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Authors: Awan, Abdul Ghafoor
Keywords: Social Sciences
Labor economics
Financial economics
Issue Date: 2010
Publisher: Islamia University of Bahawalpur-Pakistan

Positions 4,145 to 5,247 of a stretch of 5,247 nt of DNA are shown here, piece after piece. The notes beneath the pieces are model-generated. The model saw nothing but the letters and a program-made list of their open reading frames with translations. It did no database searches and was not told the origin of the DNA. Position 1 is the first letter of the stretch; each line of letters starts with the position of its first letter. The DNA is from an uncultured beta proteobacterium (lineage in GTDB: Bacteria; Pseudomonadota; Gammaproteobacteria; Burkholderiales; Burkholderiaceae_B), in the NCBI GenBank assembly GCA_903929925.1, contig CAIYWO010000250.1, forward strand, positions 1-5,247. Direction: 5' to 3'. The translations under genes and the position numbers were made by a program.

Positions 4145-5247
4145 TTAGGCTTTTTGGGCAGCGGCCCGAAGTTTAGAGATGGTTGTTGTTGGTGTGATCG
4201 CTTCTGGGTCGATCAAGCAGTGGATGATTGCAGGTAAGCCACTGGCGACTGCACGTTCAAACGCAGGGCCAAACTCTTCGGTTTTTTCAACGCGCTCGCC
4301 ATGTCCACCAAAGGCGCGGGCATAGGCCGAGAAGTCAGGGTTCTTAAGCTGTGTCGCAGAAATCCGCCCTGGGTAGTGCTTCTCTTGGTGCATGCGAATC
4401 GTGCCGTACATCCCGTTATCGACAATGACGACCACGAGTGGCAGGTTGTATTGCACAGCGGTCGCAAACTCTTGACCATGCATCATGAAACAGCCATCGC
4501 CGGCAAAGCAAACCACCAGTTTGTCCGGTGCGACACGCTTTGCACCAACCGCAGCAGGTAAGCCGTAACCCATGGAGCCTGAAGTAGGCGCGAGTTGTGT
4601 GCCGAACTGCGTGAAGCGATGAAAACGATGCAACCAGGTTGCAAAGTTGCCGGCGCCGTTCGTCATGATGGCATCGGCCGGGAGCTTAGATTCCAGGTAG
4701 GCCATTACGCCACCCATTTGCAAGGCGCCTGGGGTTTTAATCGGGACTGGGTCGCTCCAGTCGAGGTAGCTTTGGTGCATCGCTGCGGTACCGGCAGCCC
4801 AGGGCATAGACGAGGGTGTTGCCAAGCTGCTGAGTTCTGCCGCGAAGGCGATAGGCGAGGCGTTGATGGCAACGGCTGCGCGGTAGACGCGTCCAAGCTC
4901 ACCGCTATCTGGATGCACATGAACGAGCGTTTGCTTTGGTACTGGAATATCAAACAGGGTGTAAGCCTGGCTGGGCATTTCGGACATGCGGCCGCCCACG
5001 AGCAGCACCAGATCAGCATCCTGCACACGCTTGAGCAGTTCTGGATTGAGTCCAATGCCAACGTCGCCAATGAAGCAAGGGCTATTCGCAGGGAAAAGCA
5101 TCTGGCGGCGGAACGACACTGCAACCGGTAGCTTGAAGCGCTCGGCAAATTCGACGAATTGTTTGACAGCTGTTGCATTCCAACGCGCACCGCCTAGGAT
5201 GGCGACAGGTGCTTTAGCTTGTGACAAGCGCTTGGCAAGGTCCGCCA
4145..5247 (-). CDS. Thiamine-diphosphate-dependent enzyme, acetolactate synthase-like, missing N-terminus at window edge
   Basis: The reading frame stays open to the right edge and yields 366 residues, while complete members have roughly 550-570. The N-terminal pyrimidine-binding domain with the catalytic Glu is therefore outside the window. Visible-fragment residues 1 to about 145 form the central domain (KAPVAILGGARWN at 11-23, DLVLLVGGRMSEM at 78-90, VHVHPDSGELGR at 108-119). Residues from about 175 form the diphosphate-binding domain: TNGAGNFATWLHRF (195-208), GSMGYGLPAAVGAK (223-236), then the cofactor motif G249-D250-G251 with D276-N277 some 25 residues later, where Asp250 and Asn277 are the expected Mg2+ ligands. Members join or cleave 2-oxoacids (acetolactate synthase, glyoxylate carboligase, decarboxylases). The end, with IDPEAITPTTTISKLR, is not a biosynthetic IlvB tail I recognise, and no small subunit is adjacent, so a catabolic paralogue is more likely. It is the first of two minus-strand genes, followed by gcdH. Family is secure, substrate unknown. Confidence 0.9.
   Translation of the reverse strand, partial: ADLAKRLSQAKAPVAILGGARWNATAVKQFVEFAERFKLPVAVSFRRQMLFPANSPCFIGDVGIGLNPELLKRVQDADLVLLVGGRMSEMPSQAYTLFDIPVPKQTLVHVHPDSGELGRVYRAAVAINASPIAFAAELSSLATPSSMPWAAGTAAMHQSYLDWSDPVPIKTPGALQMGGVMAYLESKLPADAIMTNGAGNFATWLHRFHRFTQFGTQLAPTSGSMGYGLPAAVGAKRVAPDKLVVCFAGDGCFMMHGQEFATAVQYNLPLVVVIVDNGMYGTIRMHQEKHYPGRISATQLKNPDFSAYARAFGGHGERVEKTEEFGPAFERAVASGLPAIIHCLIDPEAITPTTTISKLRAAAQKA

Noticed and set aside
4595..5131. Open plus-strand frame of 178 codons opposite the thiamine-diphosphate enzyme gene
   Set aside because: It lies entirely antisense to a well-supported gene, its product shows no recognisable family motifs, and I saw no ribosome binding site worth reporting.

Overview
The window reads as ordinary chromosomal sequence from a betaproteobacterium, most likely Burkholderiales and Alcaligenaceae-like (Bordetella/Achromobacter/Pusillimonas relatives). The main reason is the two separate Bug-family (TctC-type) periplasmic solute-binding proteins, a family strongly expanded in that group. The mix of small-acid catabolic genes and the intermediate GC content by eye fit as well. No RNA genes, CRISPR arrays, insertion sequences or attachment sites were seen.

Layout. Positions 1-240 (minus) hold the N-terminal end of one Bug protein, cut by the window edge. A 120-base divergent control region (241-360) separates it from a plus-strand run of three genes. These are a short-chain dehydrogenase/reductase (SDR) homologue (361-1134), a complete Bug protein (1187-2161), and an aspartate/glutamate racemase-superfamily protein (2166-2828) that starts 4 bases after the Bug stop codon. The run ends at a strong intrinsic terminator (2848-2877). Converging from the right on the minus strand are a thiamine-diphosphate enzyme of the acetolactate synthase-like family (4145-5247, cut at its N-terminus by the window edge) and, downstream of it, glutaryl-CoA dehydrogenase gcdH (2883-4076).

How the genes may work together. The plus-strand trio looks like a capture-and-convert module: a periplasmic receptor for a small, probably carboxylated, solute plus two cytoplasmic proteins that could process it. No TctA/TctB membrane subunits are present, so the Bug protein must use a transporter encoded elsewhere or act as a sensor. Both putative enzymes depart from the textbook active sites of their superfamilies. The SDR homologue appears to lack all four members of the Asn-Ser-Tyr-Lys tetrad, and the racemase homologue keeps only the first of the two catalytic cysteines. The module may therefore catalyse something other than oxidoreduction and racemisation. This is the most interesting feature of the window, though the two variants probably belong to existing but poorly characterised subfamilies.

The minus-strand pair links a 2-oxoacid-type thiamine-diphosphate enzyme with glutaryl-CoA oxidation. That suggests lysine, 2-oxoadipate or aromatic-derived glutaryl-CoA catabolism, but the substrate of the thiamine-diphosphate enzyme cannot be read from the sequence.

Abstract: Introduction: The dawn of 21st century has changed the scene of the world economy and shifted the Centre of economic growth from Western hemisphere to the Asian Continent. The global financial crisis of 2008 and European debt crisis of 2010 have exposed inherent weak- ness of G-7 economies, which are facing the challenges of twin deficits, falling productivity, rising debts and aging population. In contrast, the emerging economies particularly, China, India and Brazil, have shown robust economic growth during 2000-2010. China’s fast economic growth since 1960s was the result of gradual shift in its economic system, open door policy and its accession to the world trade organization. The institutional reforms and access to foreign markets has been followed by investment strategies expanded 45% of Chinese GDP during last 40 years. The consistent vertical economic growth has no precedent in the economic history of the world. China has increased its share in world trade from 0.5% in 1960 to 10% in 2010 and accumulated foreign exchange reserves of US$3.19 trillion by March 2013. It is not less than a miracle. Objectives: The objective of this dissertation is to measure the changes taken place in world economy during 2000-2010 and its impact on assets allocation, employment labour productivity, poverty, and allocation of resources. For this purpose the author has selected total 14 countries as a sample and divided them into two groups: G-7 and E-7. The G-7group Include USA, Ger- many, France, UK, Italy, Japan and Canada while E-7 contains China, India, Brazil, Russia, Indonesia, Turkey and Pakistan. Methodology: The methodology used in this research study is to compare different economic and financial indicators of these two groups of countries in order to obtain desired results. Mostly time series and cross sectional secondary data, collected from data base of IMF, World Bank, China Bureau of National Statistics, US Federal reserves, relevant international research journals and books, has been used. Different statistical and mathematical techniques have been used to estimate changes in selected variables. OLS method was used to measure China economic growth while mathematical model was used to measure US slowdown puzzle. Ratio analysis and content analysis were used to estimate the data. Our study specific period is spread over 10 years from 2000-2010 but we used data beyond this period wherever it is necessary to analyze the genesis of existing world economic scenario. Total 13 variables have been selected for this study. Among them main variables are: labour productivity, investment, capital accumulation, exports, R&D expenses, output, real exchange rate and technological progress. Different tests were applied to test the stability of the model Findings: The results of the study are very significant because we found that increase in national income of emerging economics has brought trickle down effects and reduced poverty and inequality level in emerging economies. Only in China, about 400 million people have come out of poverty trap due to rising employment opportunities. The share of E-7 economies in the world R& D has increased from14% in 2001 to 20.1% in 2007, while the share of G-7 economies has declined by 2.4% during the same period. In our empirical analysis, the relationship between real gross fixed capital formation that is used as a proxy to capital and real gross domestic product of China is found positive. Theoretically and econometrically it is logical and significant because it is statistically significant at 1 percent level and having more investment in the country will cause of higher incomes as evident in the case of China. Investment in China has been a source of higher incomes from 1980s and now it is leading over world economy. Our empirical evidence shows that almost, 1 percent extra investment in china may raise on average national incomes by 0.26 percent. Our study found negative relationship between exports and real exchange rates. On average one percent increase in the real official exchange rate will lower real gross domestic product (GDP) by 0.07 percent. The negative effect is so small in China’s case because of tight control over official exchange range but it should not be ignored in general. Our results show that traditional production function “AK” and technological progress production function “R&D” are different. In “AK” production function the input and output increase in the same ratio as we increase inputs, we will get growth in output in the same ratio. There is a constant return to scale in “AK” production function. In contrast, in “R&D” production function diminishing return to scale has been noted during out empirical analysis of U.S. productivity growth slowdown case because the increase in the number of researchers and R&D expenditures does not increase output in the same ratio. Our empirical analysis shows if we increase the number of researchers by 100% we will get only 40 percent output. The 60 percent output gap is huge. This is one of the main apparent cause of U.S. productivity slowdown.
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